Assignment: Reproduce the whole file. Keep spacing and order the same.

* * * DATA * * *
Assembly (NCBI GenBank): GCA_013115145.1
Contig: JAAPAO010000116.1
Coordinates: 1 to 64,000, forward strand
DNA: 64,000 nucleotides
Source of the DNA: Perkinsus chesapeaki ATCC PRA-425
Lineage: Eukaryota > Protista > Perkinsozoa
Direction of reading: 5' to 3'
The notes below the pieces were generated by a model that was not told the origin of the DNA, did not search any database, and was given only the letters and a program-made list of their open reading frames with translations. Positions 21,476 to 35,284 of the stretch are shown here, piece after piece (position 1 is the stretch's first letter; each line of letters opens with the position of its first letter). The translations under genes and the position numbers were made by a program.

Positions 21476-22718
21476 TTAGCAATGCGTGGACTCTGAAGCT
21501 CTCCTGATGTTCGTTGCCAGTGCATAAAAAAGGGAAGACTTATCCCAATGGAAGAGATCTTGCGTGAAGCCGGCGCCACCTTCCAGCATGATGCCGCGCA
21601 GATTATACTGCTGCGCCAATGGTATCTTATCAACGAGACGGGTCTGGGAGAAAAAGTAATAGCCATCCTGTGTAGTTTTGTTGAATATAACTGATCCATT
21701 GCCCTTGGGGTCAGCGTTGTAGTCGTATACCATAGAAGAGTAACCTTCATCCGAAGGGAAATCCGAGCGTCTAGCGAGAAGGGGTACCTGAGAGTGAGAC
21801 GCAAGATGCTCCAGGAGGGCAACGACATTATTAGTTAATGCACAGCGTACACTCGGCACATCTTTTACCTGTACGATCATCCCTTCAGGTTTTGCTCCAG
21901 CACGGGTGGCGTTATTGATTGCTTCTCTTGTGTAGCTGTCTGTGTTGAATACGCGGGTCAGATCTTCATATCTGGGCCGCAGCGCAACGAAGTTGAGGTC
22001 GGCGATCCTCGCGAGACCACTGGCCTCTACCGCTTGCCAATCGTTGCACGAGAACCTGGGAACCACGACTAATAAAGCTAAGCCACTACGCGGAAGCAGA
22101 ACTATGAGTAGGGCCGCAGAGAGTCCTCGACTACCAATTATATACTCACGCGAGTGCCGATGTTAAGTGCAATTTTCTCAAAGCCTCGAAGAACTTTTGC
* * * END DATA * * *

Assembly (NCBI GenBank): GCA_013115145.1
Contig: JAAPAO010000116.1
Coordinates: 1 to 64,000, forward strand
DNA: 64,000 nucleotides
Source of the DNA: Perkinsus chesapeaki ATCC PRA-425
Lineage: Eukaryota > Protista > Perkinsozoa
Direction of reading: 5' to 3'
The notes below the pieces were generated by a model that was not told the origin of the DNA, did not search any database, and was given only the letters and a program-made list of their open reading frames with translations. Positions 21,476 to 35,284 of the stretch are shown here, piece after piece (position 1 is the stretch's first letter; each line of letters opens with the position of its first letter). The translations under genes and the position numbers were made by a program.

Positions 21476-22718
21476 TTAGCAATGCGTGGACTCTGAAGCT
21501 CTCCTGATGTTCGTTGCCAGTGCATAAAAAAGGGAAGACTTATCCCAATGGAAGAGATCTTGCGTGAAGCCGGCGCCACCTTCCAGCATGATGCCGCGCA
21601 GATTATACTGCTGCGCCAATGGTATCTTATCAACGAGACGGGTCTGGGAGAAAAAGTAATAGCCATCCTGTGTAGTTTTGTTGAATATAACTGATCCATT
21701 GCCCTTGGGGTCAGCGTTGTAGTCGTATACCATAGAAGAGTAACCTTCATCCGAAGGGAAATCCGAGCGTCTAGCGAGAAGGGGTACCTGAGAGTGAGAC
21801 GCAAGATGCTCCAGGAGGGCAACGACATTATTAGTTAATGCACAGCGTACACTCGGCACATCTTTTACCTGTACGATCATCCCTTCAGGTTTTGCTCCAG
21901 CACGGGTGGCGTTATTGATTGCTTCTCTTGTGTAGCTGTCTGTGTTGAATACGCGGGTCAGATCTTCATATCTGGGCCGCAGCGCAACGAAGTTGAGGTC
22001 GGCGATCCTCGCGAGACCACTGGCCTCTACCGCTTGCCAATCGTTGCACGAGAACCTGGGAACCACGACTAATAAAGCTAAGCCACTACGCGGAAGCAGA
22101 ACTATGAGTAGGGCCGCAGAGAGTCCTCGACTACCAATTATATACTCACGCGAGTGCCGATGTTAAGTGCAATTTTCTCAAAGCCTCGAAGAACTTTTGC